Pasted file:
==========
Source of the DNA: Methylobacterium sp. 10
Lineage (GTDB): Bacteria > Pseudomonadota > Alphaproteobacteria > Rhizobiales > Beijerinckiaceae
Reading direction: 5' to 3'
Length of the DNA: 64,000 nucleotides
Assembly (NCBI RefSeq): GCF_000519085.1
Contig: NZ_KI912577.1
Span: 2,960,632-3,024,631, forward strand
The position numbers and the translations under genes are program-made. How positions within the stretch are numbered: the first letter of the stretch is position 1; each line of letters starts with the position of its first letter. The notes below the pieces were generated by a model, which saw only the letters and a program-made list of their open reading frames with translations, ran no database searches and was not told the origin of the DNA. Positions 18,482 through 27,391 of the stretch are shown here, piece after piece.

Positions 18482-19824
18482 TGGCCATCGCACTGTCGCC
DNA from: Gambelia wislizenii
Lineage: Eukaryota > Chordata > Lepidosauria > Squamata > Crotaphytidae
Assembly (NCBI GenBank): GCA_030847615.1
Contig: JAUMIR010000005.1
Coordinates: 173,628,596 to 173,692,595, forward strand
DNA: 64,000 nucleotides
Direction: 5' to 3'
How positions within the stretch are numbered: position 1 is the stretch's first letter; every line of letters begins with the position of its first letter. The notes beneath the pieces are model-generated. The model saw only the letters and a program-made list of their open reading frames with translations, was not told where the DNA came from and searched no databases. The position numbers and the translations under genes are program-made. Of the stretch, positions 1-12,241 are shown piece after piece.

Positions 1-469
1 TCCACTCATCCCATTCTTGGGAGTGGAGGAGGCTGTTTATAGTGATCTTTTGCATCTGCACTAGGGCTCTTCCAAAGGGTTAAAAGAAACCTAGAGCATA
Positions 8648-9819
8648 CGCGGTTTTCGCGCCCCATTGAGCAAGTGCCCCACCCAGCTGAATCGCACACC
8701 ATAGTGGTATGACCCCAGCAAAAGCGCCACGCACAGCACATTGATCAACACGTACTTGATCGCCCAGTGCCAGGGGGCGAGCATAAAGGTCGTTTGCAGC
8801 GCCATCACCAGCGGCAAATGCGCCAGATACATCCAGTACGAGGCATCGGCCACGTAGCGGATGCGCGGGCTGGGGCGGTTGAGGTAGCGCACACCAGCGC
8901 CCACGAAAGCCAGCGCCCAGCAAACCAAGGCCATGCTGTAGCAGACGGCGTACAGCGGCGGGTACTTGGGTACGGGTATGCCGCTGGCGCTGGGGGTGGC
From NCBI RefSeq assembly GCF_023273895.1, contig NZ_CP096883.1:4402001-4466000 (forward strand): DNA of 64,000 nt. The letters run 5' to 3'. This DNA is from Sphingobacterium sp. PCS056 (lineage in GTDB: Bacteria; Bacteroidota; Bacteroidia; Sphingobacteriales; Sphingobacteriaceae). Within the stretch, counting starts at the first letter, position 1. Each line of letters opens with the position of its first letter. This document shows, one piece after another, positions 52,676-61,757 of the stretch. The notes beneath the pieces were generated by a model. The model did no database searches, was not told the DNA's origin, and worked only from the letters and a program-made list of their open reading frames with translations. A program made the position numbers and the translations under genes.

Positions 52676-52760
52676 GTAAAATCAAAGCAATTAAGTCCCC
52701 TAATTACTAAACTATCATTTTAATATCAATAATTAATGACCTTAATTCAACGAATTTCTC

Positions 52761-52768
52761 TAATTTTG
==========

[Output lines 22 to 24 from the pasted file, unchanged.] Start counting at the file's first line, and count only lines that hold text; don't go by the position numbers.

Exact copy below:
8648 CGCGGTTTTCGCGCCCCATTGAGCAAGTGCCCCACCCAGCTGAATCGCACACC
8701 ATAGTGGTATGACCCCAGCAAAAGCGCCACGCACAGCACATTGATCAACACGTACTTGATCGCCCAGTGCCAGGGGGCGAGCATAAAGGTCGTTTGCAGC
8801 GCCATCACCAGCGGCAAATGCGCCAGATACATCCAGTACGAGGCATCGGCCACGTAGCGGATGCGCGGGCTGGGGCGGTTGAGGTAGCGCACACCAGCGC